Military Intelligence

excerpted from the book

The Lawless State

The crimes of the U.S. Inteligence Agencies

by Morton Halperin, Jerry Berman, Robert Borosage, Christine Marwick

Penguin Books, 1976


In July 1969, the Department of Defense opened a new war room in the basement of the Pentagon. Staffed by some 180 people and packed with all the latest equipment -data processing machines, closed circuit television, teletype networks, elaborate situation maps-the new operation was a marvel of military technology. The most striking aspect, however, was not the imposing technology, but the purposes that were being served. This was not a regular command center but a very special operation-a "domestic war room," the headquarters of the Directorate for Civil Disturbance Planning and Operations. It was the coordinating center for the Pentagon's domestic war operations.

The office, now known as the Division of Military Services, played a central role in the military's widespread intelligence operations against the American people, a sweeping campaign of civilian surveillance which ultimately affected more than 100,000 citizens. In the fall of 1968, there were more Army Counter-lntelligence Analysis Branch personnel assigned to monitor domestic citizen protests than were assigned to any other counter-intelligence operation in the world, including Southeast Asia and the Vietnam War.' In the later part of the 1960s and early 1970s, 1,500 army plainclothes intelligence agents with the services of more than 350 separate offices and record centers watched and infiltrated thousands of legitimate civilian political organizations. Data banks with as many as 100,000 entries each were maintained at intelligence headquarters at Fort Holabird, Maryland, and at Fourth Army headquarters at Fort Sam Houston, Texas.

As with the FBI and other intelligence agencies, citizens and organizations singled out by military surveillance were those who exercised their right to speak out: the oppressed minorities, advocates of reform, and those on the political "left." The growth of the army intelligence bureaucracy paralleled the growth of dissident protest movements through the 1960s. Military intelligence undercover agents focused on the civil rights movement of the early 1960s, and then moved to the New Left anti-Vietnam War coalitions of later years. No political gathering, no matter how small, was considered insignificant. No distinction was made between groups preaching violent action and those advocating peaceful dissent. Even the most established and nonviolent groups such as the NAACP and the American Friends Service Committee became targets of military surveillance.

With the exception of the FBI, the military intelligence services collected more information on American politics in the sixties than any other federal agency. The army conducted a full-scale Pentagon operation within the United States, and the figures and attitudes reflect this approach. Where a civilian agency might have opened a hundred files, the military created a thousand; the army established CONUS and CONARC intelligence commands, and then reorganized and reinitiated them as USAINTC, the Directorate of Civil Disturbance Planning, and the Division of Military Support. They ran operations with such code names as GARDEN PLOT, ROSE BUSH, PUNCH BLOCK, STEEP HILL, LANTERN SPIKE, QUIET TOWN, GRAM METRIC, and CABLE SPLICER; and they developed intelligence "compendiums," a "mug book," daily, weekly and monthly intelligence summaries, special reports, "city packets," contingency and alternative contingency plans, computerized filing systems, and crossover index files to information. All were based on agent spot reports, radio intercepts, incident and personality files, newspaper clippings and data from numerous civilian sources. Each level of the military hierarchy tried to placate its superiors by collecting as much or more information than the task required, whether it was of any importance or not. The attitude pervading these army operations was best stated by Robert E. Jordan III, general counsel to the army: "the people on the other side were essentially the enemy. The army conducted a de facto war against all citizen protest, legitimate and illegitimate, violent and peaceful, white and black.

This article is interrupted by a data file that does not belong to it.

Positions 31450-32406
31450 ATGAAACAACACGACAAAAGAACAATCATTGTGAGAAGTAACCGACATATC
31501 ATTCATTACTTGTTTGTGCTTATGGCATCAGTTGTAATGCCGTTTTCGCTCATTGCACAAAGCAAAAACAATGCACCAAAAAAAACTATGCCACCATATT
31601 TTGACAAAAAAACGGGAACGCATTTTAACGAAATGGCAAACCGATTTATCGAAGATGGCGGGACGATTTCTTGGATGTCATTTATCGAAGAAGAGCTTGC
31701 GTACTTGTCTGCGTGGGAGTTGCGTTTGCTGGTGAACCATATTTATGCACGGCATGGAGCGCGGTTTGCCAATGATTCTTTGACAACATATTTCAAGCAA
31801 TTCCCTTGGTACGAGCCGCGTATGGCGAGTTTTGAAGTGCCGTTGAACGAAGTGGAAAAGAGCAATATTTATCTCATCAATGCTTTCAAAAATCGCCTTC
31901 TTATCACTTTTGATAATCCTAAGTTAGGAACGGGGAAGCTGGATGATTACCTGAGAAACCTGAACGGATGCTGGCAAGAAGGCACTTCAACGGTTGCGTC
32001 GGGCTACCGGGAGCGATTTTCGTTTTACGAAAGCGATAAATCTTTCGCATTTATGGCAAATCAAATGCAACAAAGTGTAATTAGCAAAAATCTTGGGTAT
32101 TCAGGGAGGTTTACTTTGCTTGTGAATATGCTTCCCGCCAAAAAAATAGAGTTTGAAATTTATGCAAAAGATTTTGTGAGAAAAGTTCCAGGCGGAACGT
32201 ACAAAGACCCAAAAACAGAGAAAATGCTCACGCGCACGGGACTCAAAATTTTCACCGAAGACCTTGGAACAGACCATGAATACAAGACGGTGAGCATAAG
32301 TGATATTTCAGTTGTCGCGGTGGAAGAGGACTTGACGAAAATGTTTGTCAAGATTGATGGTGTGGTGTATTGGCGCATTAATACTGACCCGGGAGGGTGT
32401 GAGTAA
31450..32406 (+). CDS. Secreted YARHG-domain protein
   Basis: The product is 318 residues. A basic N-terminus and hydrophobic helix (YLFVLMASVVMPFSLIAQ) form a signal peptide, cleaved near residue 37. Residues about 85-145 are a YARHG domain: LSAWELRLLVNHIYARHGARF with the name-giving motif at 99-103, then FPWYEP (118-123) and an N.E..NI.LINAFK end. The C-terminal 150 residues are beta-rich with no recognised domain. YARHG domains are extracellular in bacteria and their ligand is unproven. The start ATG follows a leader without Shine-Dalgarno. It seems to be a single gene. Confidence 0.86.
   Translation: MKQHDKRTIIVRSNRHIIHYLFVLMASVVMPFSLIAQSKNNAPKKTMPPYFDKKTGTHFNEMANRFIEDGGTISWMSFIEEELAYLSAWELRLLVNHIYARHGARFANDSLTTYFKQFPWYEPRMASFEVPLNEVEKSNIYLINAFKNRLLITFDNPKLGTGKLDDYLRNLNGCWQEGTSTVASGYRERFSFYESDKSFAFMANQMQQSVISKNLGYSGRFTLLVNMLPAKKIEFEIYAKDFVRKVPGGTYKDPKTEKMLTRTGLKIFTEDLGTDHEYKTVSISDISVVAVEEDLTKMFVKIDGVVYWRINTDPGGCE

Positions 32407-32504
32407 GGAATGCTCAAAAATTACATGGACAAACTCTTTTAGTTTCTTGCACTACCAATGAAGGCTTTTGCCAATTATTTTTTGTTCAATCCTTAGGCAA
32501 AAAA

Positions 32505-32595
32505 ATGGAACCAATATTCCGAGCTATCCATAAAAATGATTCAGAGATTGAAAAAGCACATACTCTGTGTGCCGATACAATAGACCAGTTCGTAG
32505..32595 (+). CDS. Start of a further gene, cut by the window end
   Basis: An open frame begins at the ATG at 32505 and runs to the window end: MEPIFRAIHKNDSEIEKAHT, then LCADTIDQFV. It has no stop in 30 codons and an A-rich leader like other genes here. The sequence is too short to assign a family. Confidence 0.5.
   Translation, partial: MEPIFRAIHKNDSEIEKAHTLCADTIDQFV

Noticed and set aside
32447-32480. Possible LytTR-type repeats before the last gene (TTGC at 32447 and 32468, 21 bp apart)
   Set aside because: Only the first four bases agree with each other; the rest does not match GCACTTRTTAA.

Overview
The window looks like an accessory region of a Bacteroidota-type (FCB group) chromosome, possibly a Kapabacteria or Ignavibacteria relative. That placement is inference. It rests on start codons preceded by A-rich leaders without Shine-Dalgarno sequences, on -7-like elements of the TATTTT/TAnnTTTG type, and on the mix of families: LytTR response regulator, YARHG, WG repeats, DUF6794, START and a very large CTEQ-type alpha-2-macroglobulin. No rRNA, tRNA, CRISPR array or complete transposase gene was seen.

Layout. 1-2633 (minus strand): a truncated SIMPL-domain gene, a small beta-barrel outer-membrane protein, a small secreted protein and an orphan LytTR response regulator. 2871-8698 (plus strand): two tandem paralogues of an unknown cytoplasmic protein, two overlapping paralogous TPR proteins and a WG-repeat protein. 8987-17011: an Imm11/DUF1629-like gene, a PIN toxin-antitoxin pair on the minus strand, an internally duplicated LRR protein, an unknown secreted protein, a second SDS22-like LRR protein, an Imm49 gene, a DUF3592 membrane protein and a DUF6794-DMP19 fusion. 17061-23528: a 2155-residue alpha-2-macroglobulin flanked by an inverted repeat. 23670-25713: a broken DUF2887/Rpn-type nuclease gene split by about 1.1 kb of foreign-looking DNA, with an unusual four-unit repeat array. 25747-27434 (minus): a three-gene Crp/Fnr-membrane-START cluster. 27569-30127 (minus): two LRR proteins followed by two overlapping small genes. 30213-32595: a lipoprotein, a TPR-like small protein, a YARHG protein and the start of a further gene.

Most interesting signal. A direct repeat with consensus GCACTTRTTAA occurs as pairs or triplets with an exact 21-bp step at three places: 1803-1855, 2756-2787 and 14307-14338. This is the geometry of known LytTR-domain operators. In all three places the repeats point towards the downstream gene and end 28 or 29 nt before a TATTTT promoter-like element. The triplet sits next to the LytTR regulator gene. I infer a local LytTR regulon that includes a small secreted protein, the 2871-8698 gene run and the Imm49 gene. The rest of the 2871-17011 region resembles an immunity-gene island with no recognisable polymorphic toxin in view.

With the rise of citizen protest and the involvement of federal troops to control demonstrations during the 1960s- especially in the area of civil rights-the scope and focus of the military's domestic intelligence operations expanded greatly. Often justified as necessary to enforce federal desegregation laws, these intelligence activities were in fact directed primarily against one side of the conflict: the black-civil rights protesters whom the military had ostensibly been called in to protect. Neither white segregationists nor local law enforcement plans or tactics interested the , military as much as did black civil rights groups and their leaders.

By the late 1960s, the direct political nature of military intelligence operations was quite explicit. A telling indication of this was the February 1968 annex to the army's Civil Disturbance Plan, where "dissident elements" and "subversives" were clearly identified as primary targets of surveillance. The activities of the peace movement were judged "detrimental" to the United States, and American antiwar activists were viewed as possible conspirators manipulated by foreign agents. This search for foreign influence within the antiwar and civil rights movements was equally evident in an October 1967 request to the National Security Agency by General William Yarborough seeking "Indications that foreign governments or organizations acting as agents of foreign governments are controlling or attempting to control or influence the activities of U.S. 'peace' groups and 'Black power' organizations. Yarborough also requested available information on identities of United States individuals and organizations in contact with foreign agents, and advice given by agents of foreign governments to groups and foreign agencies seeking to control or influence United States organizations. Yarborough and the army were certain that dissent could not occur without foreign orchestration.